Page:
But their critics are also right that “sometimes possible” will not be enough to effect real transformation. In the case of climate change, economists estimate that meeting the 1.5◦C target will cost around $10 trillion by 2030. In other words, if private investors were to try to solve climate change alone, they will need to be content with losing about $1 trillion per year.
Of course, much more than $10 trillion would be saved by solving climate change, but because the rules of the game don’t reward carbon mitigation, private investors struggle to capture that value. To make these activities profitable for investors, the IPCC estimates we’ll need a carbon price between $135 to $5,500 per tonne. Let’s hope it’s on the lower end.
This is the new “inconvenient truth” of the impact investing age: There are simply not enough below-the-line options to invest in, and much of what we must do will be unprofitable without a change in the rules. This same truth applies to myriad other social and environmental problems that we urgently need to solve, from pollution to poverty to poor public health.
Our governments have wasted nearly three decades ignoring the IPCC and other experts on climate change. We cannot waste another decade — not even a year — ignoring these economic realities.
The Rules of the Game
Let’s turn to the rules that govern how our economy works. While the Business Roundtable urged a shift to stakeholder capitalism, the fact remains that the rules of the game firmly entrench shareholder capitalism and largely ignore stakeholders. As we’ve argued before, businesses must seek profits given the less profitable will tend to be muscled-out by the more profitable over time.
Under today’s rules, some harmful investments offer inflated profits because investors don’t have to pay for the damage they cause through, for example, carbon emissions or the health impacts of air pollution. Meanwhile, many worthy investments are unprofitable because investors are not rewarded for their associated benefits, such as improvements to health by reducing air pollution.
To bring about Sir Ron Cohen’s revolution, in which investment “does not require reducing profits in favor of impact,” our only choice is to change these rules.
We already know what we must do: “Lift the line” with carbon pricing, subsidies or regulations, so that more actions fall below it and attract investment. Economists have agreed that this is the way to deal with externalities — whether carbon emissions, ocean plastic or illiteracy — for more than a century. When investors pay the costs of their inputs and are rewarded for the value they create, then the gap between investing and impact investing disappears.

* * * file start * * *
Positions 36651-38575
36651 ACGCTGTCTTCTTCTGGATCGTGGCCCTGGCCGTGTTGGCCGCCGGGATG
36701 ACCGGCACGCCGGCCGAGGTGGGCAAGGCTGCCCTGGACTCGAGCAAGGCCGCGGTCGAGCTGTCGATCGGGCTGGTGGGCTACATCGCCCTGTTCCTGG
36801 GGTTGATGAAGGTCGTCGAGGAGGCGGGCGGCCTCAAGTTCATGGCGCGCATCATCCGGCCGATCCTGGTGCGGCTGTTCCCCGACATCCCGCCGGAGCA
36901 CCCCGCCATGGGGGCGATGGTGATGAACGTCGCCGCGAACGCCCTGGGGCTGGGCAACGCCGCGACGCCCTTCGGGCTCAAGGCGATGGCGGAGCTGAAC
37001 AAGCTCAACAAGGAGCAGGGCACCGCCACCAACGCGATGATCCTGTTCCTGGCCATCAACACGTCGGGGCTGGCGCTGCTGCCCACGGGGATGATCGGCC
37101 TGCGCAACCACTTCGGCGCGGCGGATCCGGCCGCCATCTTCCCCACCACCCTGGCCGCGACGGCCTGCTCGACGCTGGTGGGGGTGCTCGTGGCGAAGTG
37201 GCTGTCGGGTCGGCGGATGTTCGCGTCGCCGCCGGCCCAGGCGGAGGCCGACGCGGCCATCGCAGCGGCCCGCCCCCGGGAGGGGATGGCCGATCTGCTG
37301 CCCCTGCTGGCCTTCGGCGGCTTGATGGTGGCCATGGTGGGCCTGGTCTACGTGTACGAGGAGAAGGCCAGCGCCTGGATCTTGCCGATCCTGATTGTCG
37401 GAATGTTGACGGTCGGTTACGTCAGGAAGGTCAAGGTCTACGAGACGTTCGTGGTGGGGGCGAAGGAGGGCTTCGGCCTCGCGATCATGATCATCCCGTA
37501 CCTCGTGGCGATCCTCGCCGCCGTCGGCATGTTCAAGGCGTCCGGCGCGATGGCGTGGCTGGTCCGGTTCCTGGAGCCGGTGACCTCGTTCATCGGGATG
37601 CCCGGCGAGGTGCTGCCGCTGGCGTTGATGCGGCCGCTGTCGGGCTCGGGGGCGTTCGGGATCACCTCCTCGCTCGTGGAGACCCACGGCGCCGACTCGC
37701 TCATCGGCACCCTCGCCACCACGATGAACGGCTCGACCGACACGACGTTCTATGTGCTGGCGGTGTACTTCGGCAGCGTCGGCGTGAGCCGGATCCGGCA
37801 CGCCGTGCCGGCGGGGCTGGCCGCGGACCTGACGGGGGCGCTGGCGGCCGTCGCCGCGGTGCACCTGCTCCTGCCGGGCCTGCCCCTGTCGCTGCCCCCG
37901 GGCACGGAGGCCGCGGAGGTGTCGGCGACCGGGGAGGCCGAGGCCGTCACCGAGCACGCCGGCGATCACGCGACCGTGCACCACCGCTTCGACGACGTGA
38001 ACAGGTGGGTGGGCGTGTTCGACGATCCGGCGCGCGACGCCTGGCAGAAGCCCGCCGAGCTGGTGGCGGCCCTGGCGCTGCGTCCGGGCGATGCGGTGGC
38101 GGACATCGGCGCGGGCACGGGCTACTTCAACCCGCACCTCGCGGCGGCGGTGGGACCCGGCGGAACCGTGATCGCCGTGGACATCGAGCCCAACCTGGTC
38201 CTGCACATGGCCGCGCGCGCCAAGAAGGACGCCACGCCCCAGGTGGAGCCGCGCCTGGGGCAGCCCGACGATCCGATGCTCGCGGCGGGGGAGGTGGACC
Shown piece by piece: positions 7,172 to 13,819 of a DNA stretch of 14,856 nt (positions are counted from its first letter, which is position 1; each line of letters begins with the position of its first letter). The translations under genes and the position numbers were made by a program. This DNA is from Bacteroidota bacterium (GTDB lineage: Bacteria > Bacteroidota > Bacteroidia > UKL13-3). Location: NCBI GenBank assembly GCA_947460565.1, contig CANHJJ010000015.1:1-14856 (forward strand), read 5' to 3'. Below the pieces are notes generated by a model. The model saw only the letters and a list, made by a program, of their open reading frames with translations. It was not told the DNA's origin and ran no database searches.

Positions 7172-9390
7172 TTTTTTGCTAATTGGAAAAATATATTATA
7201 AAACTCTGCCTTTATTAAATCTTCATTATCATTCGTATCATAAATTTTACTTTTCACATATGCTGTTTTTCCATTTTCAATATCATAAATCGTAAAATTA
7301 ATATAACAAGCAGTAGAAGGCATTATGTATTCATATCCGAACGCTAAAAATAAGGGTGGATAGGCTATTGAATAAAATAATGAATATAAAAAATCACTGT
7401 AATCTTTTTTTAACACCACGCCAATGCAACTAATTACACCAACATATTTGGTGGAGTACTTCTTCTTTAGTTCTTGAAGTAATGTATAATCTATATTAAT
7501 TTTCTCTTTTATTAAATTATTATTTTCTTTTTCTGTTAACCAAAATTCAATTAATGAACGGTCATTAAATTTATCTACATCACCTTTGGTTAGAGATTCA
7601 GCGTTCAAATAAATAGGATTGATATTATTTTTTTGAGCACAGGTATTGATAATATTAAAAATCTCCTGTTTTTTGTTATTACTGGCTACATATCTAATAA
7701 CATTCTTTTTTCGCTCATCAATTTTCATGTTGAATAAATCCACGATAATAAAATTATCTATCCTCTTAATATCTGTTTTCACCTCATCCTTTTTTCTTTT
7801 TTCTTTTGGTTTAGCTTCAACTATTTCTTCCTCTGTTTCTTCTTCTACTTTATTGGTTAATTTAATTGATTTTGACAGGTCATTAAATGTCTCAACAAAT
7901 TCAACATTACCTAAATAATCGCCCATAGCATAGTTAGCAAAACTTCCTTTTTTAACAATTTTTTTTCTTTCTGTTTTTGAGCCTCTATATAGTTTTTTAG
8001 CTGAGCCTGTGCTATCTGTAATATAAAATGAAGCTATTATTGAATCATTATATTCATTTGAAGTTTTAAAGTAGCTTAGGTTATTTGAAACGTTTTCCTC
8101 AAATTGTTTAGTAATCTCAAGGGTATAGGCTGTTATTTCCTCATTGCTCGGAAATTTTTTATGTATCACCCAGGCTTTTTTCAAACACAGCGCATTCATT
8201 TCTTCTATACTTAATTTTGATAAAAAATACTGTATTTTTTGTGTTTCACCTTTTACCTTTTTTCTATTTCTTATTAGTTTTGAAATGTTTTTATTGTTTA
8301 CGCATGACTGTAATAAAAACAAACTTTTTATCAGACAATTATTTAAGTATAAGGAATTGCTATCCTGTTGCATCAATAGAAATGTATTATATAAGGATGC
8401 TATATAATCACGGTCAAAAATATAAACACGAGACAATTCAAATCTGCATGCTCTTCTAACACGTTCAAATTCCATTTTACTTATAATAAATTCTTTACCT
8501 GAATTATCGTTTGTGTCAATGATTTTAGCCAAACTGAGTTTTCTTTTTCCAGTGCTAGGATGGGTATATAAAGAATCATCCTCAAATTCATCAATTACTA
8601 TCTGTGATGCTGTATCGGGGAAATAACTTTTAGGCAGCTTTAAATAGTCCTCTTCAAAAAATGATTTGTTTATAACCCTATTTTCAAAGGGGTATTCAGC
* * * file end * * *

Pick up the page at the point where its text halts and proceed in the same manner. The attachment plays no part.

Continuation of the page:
In other words, once externalities have been internalized, then all investing becomes impact investing. A baker can profit from feeding the community, a builder can profit from housing the community, and a forester can profit from sequestering emissions for the community. This was Adam Smith’s revelation two and a half centuries ago: when individual incentives are aligned with what creates economic growth for society as a whole, the “invisible hand” is free to work its magic.
The Future of Impact Investment
What does this mean for impact investors? We think they have three critical roles to play.
The first is in making the most of the current rules of the game, by discovering opportunities that have fallen “below the line” or finding smart ways to overcome barriers that block below-the-line investment. Tesla’s world first utility-scale battery in South Australia is a good example of investment at the innovation frontier. It showed that the technology is ready to be profitable, opening the floodgates for battery projects across the world. More than ever we need bold innovators to lead the way so that others may follow.
The second is in encouraging philanthropists to aim higher. Mike McCreless calls this working at the “efficiency frontier”: when seeking a given impact, always look for the highest-return way to achieve it. Returns may often fall short of commercial rates, but when they are as good as they can be given the limits of the rules, each dollar has more impact. The Swiss Agency for Development and Cooperation SDC and Roots of Impact have made similar arguments in developing the Social Impact Incentives (SIINC) framework. This is impact investing as smarter and more efficient philanthropy.
Finally, perhaps the most important role for impact investors is to lobby for changing the rules. Impact investors could be a powerful voice urging governments to internalize externalities and so turn all investment into impact investment. New incentives, whether a price on carbon or some other mechanism, greatly expand the horizons for marrying social return with profitability. In doing so, they greatly expand the opportunities for private sector innovators and smart philanthropists.
With a more nuanced view of how impact investing fits into our economic system, we might have a chance of realizing Sir Ronald Cohen’s revolution: a world where profit and impact walk hand-in-hand.